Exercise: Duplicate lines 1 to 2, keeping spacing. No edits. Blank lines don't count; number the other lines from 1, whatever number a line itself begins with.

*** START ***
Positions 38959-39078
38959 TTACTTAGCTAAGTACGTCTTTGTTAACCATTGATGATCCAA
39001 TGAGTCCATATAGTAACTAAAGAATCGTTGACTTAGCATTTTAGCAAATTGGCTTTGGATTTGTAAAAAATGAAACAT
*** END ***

Positions 38959-39078
38959 TTACTTAGCTAAGTACGTCTTTGTTAACCATTGATGATCCAA